"But ultimately it would lead to litigation," Brown said. "So I believe that in discussing this openly with my fellow board members, that they believe it would lead to litigation, and they're not willing to look at that."
Brown said she thinks the neutrality clause is not legally binding, because it concerns county board policy matters, but DeWitt County State's Attorney Richard Kortiz disagrees.
"When we start talking policy, the way I would look at this, that is more of a nebulous situation," Koritz said. "Maybe more into specific employment issues, or benefits, or we're going to put this area zoned this way or this area zoned that way. Those are policies, as opposed to contractual obligations."
The neutrality clause is part of DeWitt County's agreement with Peoria Disposal that sets out host fees paid to county government for the Clinton Landfill's operation.Koritz said that before the clause was added, the Clinton Landfill's request for a chemical waste permit had the county board's implicit support. But public opposition to the permit has grown, as reflected in the vote on two non-binding resolutions in 2008. Opponents say PCB's would eventually leak out of the Clinton Landfill, threatening groundwater supplies from the Mahomet Aquifer.
Meanwhile, opponents of a chemical waste permit for the Clinton Landfill argue that staying neutral on the issue won't protect DeWitt County from litigation. George Wissmiller of the local group WATCH predicts that the county will face litigation, from whichever side doesn't get its way in the dispute.
U.S. Sen. Mark Kirk says the size of the evacuation zones around the six nuclear power plants in Illinois should be reviewed.
Kirk and fellow U.S. Sen. Dick Durbin held a forum Friday with a panel of four nuclear experts that resembled a congressional hearing to talk about safety in Illinois in the wake of the disaster in Japan.
Four of Illinois' 11 reactors are almost identical to those involved in Japan's nuclear crisis. Exelon Corp. owns the plants and says they're safe.
Officials sought to assure the senators that Illinois plants are safe and have multiple layers of safeguards.
Kirk and Durbin also were interested in making sure the state's stockpile of potassium iodide pills for people in evacuation zones is consistent with new 2010 census numbers.
Meanwhile, officials in Iowa were questioning just how safe are nuke power plants in and near Iowa?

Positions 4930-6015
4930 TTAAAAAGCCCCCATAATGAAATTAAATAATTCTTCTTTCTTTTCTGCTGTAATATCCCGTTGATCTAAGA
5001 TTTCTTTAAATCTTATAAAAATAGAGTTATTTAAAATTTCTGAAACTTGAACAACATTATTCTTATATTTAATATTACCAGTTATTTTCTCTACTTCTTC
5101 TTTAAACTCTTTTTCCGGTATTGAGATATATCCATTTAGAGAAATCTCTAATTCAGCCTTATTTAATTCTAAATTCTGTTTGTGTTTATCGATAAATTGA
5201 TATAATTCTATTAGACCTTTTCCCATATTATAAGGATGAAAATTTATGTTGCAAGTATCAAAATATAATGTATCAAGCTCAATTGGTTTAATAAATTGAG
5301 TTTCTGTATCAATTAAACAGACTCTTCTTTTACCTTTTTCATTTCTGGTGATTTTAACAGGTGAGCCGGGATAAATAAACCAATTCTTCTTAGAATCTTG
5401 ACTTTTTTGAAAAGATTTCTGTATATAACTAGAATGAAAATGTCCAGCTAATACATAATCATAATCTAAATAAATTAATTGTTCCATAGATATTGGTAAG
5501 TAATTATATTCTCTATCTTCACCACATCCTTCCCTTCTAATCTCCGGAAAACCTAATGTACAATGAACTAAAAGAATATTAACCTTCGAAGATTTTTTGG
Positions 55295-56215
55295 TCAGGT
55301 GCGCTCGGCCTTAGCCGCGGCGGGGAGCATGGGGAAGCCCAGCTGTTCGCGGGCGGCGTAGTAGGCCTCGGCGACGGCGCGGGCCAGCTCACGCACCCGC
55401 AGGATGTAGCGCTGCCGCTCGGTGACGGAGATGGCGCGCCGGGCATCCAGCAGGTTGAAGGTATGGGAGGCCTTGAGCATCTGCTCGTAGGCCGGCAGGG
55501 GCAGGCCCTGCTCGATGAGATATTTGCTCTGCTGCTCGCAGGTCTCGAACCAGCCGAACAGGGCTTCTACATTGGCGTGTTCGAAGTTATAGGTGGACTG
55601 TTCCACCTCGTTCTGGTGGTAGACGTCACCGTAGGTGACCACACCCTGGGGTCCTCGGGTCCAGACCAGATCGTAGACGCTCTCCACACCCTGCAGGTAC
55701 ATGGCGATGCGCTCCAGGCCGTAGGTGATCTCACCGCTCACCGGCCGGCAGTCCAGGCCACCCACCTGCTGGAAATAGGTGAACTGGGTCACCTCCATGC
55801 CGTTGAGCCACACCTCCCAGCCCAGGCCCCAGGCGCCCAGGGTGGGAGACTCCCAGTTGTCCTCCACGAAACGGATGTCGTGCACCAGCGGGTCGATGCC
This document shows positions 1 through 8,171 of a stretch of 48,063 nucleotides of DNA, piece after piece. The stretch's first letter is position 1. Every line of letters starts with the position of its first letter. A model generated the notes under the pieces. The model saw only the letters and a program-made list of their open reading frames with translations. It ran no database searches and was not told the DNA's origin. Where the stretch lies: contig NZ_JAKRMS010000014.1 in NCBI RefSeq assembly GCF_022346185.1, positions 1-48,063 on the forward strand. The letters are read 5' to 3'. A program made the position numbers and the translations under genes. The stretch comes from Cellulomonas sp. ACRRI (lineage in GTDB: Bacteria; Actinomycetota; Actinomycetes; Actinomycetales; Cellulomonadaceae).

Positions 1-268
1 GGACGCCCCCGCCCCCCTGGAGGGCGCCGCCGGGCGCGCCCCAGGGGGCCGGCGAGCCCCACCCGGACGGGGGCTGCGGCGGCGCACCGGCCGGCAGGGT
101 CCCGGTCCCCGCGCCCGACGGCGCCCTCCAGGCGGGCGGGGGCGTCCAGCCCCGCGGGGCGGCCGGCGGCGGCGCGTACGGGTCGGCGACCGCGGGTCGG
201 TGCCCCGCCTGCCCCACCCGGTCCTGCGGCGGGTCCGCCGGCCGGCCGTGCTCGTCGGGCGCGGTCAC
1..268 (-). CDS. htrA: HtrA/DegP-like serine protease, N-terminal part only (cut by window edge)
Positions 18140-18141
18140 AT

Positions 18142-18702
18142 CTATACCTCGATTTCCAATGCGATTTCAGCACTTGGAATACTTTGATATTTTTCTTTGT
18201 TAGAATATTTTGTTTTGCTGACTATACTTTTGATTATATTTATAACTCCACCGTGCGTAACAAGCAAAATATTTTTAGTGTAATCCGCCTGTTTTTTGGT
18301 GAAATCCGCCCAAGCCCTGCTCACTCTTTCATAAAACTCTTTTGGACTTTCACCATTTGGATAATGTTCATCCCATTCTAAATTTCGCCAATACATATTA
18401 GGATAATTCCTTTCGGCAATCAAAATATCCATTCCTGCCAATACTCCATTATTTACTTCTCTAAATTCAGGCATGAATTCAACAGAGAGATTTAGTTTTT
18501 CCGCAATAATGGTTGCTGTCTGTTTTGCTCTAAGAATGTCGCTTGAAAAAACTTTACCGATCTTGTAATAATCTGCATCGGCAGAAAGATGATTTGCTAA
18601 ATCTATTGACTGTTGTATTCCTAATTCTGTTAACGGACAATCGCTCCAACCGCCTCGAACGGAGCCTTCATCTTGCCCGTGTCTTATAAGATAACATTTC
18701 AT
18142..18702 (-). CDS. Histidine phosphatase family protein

Nuclear power plants in and around Iowa generally are operating safely, but there have been violations in the past as more safety questions arise because of the nuclear crisis in Japan and as Iowa lawmakers consider legislation making it easier to build another plant in Iowa, according to Nuclear Regulatory Commission records.
Illinois has a nuclear plant in Cordova, located on the Mississippi River across from Davenport. Iowa has one nuclear power plant, the Duane Arnold Energy Center near Cedar Rapids. Nebraska has two plants on the Missouri River - The Fort Calhoun Station north of Omaha and Cooper Station near Brownville.
The Des Moines Register on Friday reported the plants have had no fines in the past five years, but have been cited by federal regulators.
The newspaper, which reviewed Nuclear Regulatory Commission records, reported that Nebraska's Fort Calhoun Station is one of three plants in the United States facing the highest level of regulatory scrutiny. That's because the plant's safety systems were found last year to be in danger of flooding, according to records.
Inspectors found the plant didn't have enough sand to fill bags that operators planned to place on a flood wall to protect buildings and equipment.
"We're going through all our procedures in fairly quick order not only for NRC, but also because of events in Japan," said Fort Calhoun spokesman Jeff Hanson.
There's an adequate stockpile of sand in place now, but the plant will continue to be inspected frequently because the violation was consider a "substantial" safety risk.
The other plants in or near Iowa were cited for less serious problems, records show.
In the past five years, the Iowa plant received notification of four violations that occurred between 2003 and 2009, said Renee Nelson, spokeswoman for NextEra Energy Resources, which owns 70 percent of the plant.
No fines were issued. The violations involved a diesel generator problem, a deficiency in drills and planning, failure to complete a checklist before moving fuel bundles and failing to properly notify health personnel.
"Protecting the health and safety of the public through safe power operations is always our top priority. We take any and all feedback from the NRC very seriously," said Renee Nelson, spokeswoman for NextEra Energy's plant in Iowa.
Nelson said two of the findings occurred and were resolved to the satisfaction of the NRC more than two years ago. Both represented "low safety significance," she said.
The other findings were related to events in 2003 and 2004, and were specifically related to proper procedure use, not plant safety, Nelson said.
The NRC determined that the plant "operated in a manner that preserved public health and safety and met all cornerstone objectives," according to the agency's latest assessment released March 4.
Last week, NRC Chairman Gregory B. Jaczko said U.S. nuclear plants "are designed to withstand significant natural phenomena. ... We believe we have a very sold and strong regulatory structure in place right now."
But the Union of Concerned Scientist, a Cambridge, Mass.-based nonprofit that focuses on environmental and safety issues, said U.S. plants have "the same key vulnerability" that led to the crisis in Japan.
"The basic problem is that the Japanese reactors lost both their normal and back-up power supplies, which are used to cool fuel rods and the reactor core," the organization said in a statement.
Victor Dricks, a NRC spokesman in Dallas, whose regional includes the Nebraska plants, told the Register that redundant safety systems, backup power supplies and several methods for shutting down reactors at U.S. plants make disasters such as the one in Japan extremely unlikely.
Most plants get their electricity from two or three high-power lines. If those should fail, there are two sets of backup diesel generators that come on automatically and are housed in buildings designed to withstand tornadoes, fires, earthquakes, floods and tsunamis, Dricks said.